Tuesday, 24 June 2014

A Gibsonian analysis of linguistic information

This post is based on a talk I just gave at the Finding Common Ground Conference at the University of Connecticut. Please excuse the Power Pointy nature of some sections! You might need to Ctrl+ to see some of the images clearly.  I have made some changes from the original talk content on the basis of very useful feedback I received from other conference attendees.

What is the place of language in ecological psychology? Is language a type of direct perception? Is language comprehension direct perception? Does language have affordances?

In trying to answer these questions I discovered that some things we think of as being perceptual have a lot in common with the conventionality of language and that some language-related behaviours look a lot like perception (as typically construed). I end up suggesting that we move away from talking about 'perception' and 'language' as different types of entities and instead focus on information / behaviour relations in specific tasks.

Wednesday, 4 June 2014

Affordances are not probabilistic functions

The journal Ecological Psychology is hosting a special issue with papers from a Festschrift for Herb Pick. Karen Adolph and John Franchak have a paper that caught my eye about treating affordances as probabilistic functions, effectively applying standard psychophysical techniques to the study of affordance perception.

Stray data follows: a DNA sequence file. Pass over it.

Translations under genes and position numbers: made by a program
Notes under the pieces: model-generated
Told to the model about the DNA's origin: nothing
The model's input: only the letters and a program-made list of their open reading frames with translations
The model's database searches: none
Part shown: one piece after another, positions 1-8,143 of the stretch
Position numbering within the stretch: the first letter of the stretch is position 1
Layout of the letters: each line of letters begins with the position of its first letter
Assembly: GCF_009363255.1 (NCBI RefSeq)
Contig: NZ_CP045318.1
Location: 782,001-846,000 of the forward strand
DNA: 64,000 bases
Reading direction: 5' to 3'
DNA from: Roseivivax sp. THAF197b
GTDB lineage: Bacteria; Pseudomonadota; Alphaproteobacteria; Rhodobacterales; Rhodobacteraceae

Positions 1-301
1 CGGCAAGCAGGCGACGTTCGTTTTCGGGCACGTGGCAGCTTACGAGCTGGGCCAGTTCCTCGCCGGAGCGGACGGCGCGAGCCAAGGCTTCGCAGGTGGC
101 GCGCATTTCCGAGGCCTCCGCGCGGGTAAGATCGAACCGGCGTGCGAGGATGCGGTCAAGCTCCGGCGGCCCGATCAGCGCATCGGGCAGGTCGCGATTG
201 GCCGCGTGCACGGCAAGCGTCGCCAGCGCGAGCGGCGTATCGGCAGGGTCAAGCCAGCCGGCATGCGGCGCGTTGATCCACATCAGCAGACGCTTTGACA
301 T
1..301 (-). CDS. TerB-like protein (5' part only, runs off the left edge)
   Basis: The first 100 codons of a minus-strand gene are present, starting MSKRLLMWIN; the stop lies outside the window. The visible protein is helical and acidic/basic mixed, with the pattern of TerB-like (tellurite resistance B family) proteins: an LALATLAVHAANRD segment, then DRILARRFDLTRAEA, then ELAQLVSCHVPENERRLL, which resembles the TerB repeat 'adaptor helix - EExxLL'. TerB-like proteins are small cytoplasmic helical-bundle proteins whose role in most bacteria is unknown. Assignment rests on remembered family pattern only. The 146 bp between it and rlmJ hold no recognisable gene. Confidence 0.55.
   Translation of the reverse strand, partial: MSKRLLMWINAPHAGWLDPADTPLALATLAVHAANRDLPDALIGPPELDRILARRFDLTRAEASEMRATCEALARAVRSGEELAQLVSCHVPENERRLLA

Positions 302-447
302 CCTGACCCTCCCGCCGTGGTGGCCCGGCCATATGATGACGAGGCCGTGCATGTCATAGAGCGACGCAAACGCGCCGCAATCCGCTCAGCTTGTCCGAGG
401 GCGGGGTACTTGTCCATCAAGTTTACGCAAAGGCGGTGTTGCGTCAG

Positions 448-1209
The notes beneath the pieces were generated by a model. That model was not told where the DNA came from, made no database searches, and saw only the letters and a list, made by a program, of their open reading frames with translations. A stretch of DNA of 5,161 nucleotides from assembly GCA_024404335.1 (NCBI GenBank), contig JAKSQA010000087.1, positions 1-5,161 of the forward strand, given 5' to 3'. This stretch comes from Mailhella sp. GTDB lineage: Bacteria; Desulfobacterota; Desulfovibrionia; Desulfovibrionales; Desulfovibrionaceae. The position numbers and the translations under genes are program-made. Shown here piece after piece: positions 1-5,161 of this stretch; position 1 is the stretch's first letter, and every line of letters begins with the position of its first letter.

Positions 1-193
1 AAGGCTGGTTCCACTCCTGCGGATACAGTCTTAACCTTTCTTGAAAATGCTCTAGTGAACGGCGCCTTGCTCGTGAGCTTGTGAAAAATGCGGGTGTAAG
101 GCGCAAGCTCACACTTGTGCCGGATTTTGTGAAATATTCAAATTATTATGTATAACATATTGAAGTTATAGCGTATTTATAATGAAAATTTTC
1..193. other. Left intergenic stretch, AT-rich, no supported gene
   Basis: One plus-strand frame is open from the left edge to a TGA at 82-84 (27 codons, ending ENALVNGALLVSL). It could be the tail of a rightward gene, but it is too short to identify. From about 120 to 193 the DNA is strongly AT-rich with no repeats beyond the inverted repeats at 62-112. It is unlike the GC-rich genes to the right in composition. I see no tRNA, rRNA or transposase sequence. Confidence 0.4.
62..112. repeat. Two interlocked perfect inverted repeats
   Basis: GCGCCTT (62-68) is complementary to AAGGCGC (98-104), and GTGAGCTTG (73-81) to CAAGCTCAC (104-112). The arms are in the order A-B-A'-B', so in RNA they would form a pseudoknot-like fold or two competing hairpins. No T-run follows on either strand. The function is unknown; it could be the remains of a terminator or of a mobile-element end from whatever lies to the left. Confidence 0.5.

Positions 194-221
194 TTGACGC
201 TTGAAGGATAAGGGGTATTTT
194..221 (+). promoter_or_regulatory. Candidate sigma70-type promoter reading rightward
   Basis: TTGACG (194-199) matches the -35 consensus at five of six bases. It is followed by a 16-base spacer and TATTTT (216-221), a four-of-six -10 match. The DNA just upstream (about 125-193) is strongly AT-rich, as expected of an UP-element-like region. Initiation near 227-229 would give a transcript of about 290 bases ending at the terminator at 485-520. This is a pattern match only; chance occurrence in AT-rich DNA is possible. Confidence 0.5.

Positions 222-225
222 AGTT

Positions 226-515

The idea is this: affordance research typically treats affordances as all-or-none, categorical properties. You can either reach that object or you can't; you can either pass through that aperture without turning or you can't. You then measure a bunch of people doing the task as you alter some key parameter (e.g. the distance to the target, or the width of the aperture) and find the critical point, the value of some body-scaled measurement of the parameter where behaviour switches from success to failure. For instance, you might express the aperture width in terms of the shoulder width and look for the common value of this ratio where people switch their behaviour from turning to not turning.